Pansit is a traditional Filipino
noodle dish with many variations, which are mostly region-based. The main commonality is the use of noodles
and a base sauce. Noodles are either egg or rice-based. The most common sauces are based on soy, fish, or shrimp.
The variant I am most familiar with is Pansit Malabon, which is popular in the region of the same name. It is where my father grew up, and where I stay when I visit the Philippines. It is usually served for festive occasions, such as New Year's. It uses somewhat thick rice noodles (boiled) and shrimp juice. Fried shrimps (shelled) are added, as well as slices of hard-boiled egg, and crushed chicharon (fried pork rinds) are sprinkled on top. There are other ingredients, such as garlic and onion, as well. This is usually served hot on a bedding of banana leaves in a round dish made of dried banana leaves. It is served with kalamansi (a citrus fruit similar to limes) which you may then juice and sprinkle on top. Eat it up, 'cause this spoils rather quickly!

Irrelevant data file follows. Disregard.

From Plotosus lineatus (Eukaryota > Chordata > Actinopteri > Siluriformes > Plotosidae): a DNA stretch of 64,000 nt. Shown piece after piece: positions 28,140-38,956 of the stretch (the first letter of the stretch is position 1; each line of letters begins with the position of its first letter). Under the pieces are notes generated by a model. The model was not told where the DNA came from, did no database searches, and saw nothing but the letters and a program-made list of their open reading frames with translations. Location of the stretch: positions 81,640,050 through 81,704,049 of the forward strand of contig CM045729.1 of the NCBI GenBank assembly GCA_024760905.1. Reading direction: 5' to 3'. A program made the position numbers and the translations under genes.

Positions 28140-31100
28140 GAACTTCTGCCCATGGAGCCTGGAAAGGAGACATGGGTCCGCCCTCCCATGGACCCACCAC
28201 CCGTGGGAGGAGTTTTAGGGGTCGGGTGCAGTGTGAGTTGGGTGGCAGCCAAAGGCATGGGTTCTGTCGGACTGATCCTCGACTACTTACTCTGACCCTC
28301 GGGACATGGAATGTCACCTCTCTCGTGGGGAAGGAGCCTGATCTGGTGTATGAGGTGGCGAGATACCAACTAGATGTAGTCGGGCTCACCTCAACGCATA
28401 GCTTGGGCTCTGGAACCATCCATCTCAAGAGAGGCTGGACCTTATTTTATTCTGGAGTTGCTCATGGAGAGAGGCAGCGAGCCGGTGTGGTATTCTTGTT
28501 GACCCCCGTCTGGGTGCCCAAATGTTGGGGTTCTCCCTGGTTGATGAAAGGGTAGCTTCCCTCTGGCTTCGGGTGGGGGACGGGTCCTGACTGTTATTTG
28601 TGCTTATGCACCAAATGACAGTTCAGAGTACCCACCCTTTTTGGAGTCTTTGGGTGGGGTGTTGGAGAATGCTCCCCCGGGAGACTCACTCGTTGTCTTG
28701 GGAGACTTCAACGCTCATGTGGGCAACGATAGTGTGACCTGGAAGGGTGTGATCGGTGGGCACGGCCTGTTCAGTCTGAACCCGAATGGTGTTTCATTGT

I've seen variants of Pansit Malabon call for other ingredients. Other variants of pansit involve pork strips instead of shrimp, are done casserole-style, fry the noodles, and/or wrap the noodles in wonton.
There is a local Filipino caterer that makes this, but the domestic (United States) ingredients just aren't the same. We can get pretty much everything from the Asian food store, but some things just can't be replicated.